David Hockney’s ‘Normandy period’ to be exhibited in Paris

Gallery owner and friend, Jean Frémon, is showcasing some of David Hockney's first paintings from settling in the Pays d’Auge two years ago

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An exhibition of David Hockney’s works painted at his home in Normandy will be on show and for sale at the Galerie Lelong & Co in Paris until the end of January 2021.

They are some of the first paintings he produced when he moved to his half-timbered home in the Pays d’Auge two years ago, with most of them depicting scenes he painted sitting outside his house; the house itself, different parts of his garden and the view beyond, full of colour and in his inimitable style.

The gallery owner is Jean Frémon who has known the 83-year-old internationally renowned artist for the past 40 years. It was a visit to Mr Frémon’s home in Normandy that gave Hockney the idea to settle in France himself.

He had previously lived in the UK and USA, but was looking for new inspiration: “He had started to complain about the lack of seasons in California, saying it was rather monotone. Now he is happy to have a landscape which is ever-changing with the seasons, but also from day to day, and even from one hour to the next.”

A long relationship with France

Mr Frémon said Hockney has had a long relationship with France.

He lived in Paris for two to three years in the early 1970s. He has a great number of French friends and his closest assistant who has been with him for 20 years, Jean-Pierre Gonçalves de Lima is French.

He thinks too, he has a similarity with the great French painters: “Like them, he has always been striving to produce images with a great clarity and visibility. In his works here we see how he has been fascinated by the Normandy light working to capture the look of the mist in the morning, or the sky.”

It is likely Hockney is here to stay for some time: “Coronavirus means he has no desire to go to Los Angeles or the UK and realises he is better protected, where he is, in Normandy.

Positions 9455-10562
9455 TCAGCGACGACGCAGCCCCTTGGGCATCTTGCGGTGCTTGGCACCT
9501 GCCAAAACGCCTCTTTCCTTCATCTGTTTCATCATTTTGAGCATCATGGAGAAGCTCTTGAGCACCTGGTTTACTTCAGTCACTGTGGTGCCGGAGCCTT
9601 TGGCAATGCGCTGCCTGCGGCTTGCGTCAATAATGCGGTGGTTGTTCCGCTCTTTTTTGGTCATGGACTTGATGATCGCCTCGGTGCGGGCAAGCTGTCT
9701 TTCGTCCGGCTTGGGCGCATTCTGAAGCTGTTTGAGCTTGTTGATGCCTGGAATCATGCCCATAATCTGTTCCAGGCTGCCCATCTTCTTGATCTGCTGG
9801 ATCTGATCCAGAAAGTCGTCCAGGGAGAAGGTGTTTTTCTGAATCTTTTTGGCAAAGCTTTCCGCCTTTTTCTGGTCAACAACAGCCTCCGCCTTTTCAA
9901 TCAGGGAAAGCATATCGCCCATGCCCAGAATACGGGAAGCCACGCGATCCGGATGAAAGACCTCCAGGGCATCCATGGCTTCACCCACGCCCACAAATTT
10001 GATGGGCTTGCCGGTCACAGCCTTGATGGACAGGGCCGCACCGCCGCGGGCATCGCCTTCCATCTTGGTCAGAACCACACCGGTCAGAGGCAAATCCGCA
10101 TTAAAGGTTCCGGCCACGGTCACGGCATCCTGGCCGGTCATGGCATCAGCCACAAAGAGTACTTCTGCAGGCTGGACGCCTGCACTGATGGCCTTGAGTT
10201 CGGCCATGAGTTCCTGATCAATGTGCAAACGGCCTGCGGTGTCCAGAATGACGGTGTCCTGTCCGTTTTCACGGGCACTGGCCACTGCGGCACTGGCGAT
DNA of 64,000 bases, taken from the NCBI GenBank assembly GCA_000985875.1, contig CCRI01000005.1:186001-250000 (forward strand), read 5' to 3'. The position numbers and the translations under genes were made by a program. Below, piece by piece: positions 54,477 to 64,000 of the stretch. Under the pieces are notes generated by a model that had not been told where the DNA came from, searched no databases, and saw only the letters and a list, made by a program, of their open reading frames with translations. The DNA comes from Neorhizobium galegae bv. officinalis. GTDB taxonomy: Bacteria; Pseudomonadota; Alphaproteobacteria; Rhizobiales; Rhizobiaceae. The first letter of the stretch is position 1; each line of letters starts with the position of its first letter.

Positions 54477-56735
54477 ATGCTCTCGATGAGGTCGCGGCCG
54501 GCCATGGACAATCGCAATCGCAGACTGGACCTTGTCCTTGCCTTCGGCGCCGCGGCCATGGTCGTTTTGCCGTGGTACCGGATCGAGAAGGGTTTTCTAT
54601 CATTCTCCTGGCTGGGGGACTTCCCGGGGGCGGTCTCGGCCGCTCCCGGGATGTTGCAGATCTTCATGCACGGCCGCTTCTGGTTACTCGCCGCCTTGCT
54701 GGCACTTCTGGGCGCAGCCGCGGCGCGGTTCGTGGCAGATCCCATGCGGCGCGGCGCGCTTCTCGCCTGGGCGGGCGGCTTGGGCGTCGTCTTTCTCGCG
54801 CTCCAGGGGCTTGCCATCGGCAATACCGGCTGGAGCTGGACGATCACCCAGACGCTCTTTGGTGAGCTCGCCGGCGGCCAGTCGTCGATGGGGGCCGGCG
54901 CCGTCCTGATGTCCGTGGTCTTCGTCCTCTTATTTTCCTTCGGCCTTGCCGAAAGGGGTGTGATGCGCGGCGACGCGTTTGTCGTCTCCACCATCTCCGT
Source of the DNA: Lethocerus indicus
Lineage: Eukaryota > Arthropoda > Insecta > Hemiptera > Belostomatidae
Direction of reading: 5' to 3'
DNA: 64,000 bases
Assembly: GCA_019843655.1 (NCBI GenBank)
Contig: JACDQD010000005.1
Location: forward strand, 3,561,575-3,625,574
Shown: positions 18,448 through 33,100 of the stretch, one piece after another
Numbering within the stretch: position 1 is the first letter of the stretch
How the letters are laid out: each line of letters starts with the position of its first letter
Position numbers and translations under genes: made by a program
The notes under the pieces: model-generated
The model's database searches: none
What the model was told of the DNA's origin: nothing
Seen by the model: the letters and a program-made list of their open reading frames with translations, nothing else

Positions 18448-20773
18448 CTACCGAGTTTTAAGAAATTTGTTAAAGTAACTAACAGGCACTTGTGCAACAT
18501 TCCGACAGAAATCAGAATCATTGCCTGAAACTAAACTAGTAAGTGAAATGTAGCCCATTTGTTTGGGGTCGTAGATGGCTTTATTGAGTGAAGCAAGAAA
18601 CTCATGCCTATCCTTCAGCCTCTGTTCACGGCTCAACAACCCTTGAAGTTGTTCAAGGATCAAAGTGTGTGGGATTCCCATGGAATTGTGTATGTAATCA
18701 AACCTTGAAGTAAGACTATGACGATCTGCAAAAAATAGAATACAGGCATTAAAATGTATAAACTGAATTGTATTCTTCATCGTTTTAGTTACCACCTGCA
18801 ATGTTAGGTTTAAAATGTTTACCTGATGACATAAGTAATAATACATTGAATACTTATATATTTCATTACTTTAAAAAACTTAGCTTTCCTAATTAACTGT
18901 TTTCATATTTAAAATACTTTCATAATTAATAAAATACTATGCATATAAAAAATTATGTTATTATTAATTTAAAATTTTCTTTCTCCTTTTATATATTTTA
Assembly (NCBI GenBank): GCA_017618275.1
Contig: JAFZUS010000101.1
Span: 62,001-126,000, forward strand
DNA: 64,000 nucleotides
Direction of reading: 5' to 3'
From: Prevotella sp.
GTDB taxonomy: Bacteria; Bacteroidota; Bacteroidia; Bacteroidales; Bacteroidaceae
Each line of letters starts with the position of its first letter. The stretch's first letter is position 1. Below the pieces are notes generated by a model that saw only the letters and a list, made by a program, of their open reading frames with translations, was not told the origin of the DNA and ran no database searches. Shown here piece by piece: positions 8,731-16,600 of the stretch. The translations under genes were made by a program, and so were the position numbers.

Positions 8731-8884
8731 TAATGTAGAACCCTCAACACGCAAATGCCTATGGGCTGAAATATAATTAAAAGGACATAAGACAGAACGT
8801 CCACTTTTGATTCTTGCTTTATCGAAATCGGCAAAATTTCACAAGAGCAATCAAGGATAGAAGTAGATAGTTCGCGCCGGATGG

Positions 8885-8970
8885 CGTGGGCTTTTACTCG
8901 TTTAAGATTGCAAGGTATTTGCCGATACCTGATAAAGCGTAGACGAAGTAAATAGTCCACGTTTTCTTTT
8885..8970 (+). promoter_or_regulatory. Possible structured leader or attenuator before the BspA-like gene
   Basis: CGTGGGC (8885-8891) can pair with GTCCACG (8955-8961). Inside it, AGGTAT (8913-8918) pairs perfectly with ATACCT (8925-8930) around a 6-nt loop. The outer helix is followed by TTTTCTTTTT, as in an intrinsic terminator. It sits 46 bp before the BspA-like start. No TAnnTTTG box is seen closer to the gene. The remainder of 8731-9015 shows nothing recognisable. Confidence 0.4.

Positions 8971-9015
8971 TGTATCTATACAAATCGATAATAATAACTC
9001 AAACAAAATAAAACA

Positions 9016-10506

“As long as he has subjects to inspire him, he has no desire to move on. He wants to paint all the seasons, and as it is a subject without end, he has enough to keep him occupied here for a long time.”

Hockney also appreciates the French lifestyle: “He loves the French cuisine, even surprising dishes like frogs legs, black pudding, andouillette and tripe, and Normandy dishes with cream and butter.

'[Hockney] appreciates you can enjoy life more in France than anywhere else'

“He is a militant smoker and is happy to be in a country where it is easier to smoke in public than in the US. He has a hedonist side to him. He appreciates you can enjoy life more in France than anywhere else.”

Early this year, Hockney started a series of paintings studying the arrival of Spring, as he did nine years ago in Woldgate, East Yorkshire. For him the confinement period was a blessing: “He was in pleasant surroundings with everything he needed to hand and he was very happy not to have any visitors so he could work constantly. Day and night, he thinks only about painting.”

His Normandy spring studies will be on show at the Royal Academy in London in early 2021 and at the Musée de l’Orangerie, Paris in the autumn, and old friend Mr Frémon hopes they will be on show in his gallery (galerie-lelong.com) in a couple of years’ time.

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French cultural digest: November 2020